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Tips on Navigating Seasonal Depression

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The University of Kentucky Public Relations and Strategic Communications Office provides a weekly health column available for use and reprint by news media. This week's column is by Lee Anne Walmsley, Ph.D., an assistant professor in UK’s College of Nursing and research team member of Behavioral Health Wellness Environments for Living and Learning (BH WELL). She serves as the chair of the Work-Life and Student Wellness Council.

LEXINGTON, Ky. (Dec. 13, 2021) December is Seasonal Depression Awareness Month. Seasonal Affective Disorder (SAD) is characterized by recurring depression in the late fall and winter months, in contrast with normal mood habits the rest of the year. You may notice your own mood fluctuate negatively as cold weather ramps up and daylight hours shorten. SAD is estimated to affect 20 million Americans, with women being four times more likely to be affected than men. SAD is also more common among 18- to 30-year-olds.

Symptoms of SAD include gaining weight and sleeping more. Some also experience decreased sexual interest, lethargy, hopelessness, suicidal thoughts, decreased socialization and lack of interest in activities once enjoyed.

Like classic depression, the best treatment is a combination of antidepressant medication, cognitive behavioral therapy and exercise. SAD can also be treated with light therapy, daily exposure to artificial high-intensity sunlight.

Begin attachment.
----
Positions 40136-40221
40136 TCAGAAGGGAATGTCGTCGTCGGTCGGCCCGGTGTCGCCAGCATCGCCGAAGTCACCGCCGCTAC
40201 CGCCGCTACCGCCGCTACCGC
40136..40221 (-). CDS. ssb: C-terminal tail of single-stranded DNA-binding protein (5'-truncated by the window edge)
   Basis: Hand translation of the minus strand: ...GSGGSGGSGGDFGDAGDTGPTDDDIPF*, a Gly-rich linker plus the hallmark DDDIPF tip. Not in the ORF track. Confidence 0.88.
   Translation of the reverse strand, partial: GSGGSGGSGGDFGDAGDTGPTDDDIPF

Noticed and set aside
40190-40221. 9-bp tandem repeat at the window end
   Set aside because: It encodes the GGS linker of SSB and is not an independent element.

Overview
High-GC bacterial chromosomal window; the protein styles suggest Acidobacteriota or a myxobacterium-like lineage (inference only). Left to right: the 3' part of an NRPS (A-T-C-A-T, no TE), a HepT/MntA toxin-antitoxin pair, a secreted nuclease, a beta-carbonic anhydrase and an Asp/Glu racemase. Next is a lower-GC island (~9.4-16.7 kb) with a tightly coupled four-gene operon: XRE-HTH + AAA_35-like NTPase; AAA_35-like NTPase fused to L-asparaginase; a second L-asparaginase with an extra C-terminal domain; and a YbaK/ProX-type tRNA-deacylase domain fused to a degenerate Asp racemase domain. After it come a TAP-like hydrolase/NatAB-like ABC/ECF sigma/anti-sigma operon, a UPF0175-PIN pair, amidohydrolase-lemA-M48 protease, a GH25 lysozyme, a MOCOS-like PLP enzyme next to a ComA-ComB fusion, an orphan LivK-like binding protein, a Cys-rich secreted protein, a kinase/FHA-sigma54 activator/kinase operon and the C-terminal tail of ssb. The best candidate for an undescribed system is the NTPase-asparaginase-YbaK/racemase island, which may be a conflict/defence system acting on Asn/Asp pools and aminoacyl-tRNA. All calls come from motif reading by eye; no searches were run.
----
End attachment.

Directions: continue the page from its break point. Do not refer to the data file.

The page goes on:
A little self-care can turn your SAD into GLAD:

G  Get as much natural sunlight as you can or purchase an affordable bank of lights.

Laugh and practice gratitude daily for increased wellness and happiness.

A  Activity time daily for 20 minutes five times a week.

D  Drink 64 ounces of water daily and eat a nutritious diet.

In addition, try the following interventions:

  • Practice meditation and relaxation techniques.
  • Spend time in the sun when possible (with sunscreen).
  • Try music or art therapy.
  • Seek professional help for behavioral therapy and/or medications.

For more information and treatment options for SAD, visit

If you or someone you know is having suicidal thoughts, please visit suicide prevention lifeline or call 1-800-273-8255.

The Behavioral Health Wellness Environments for Living and Learning (BH WELL) research team to promote behavioral health and wellness among individuals facing behavioral health challenges. For more information, visit

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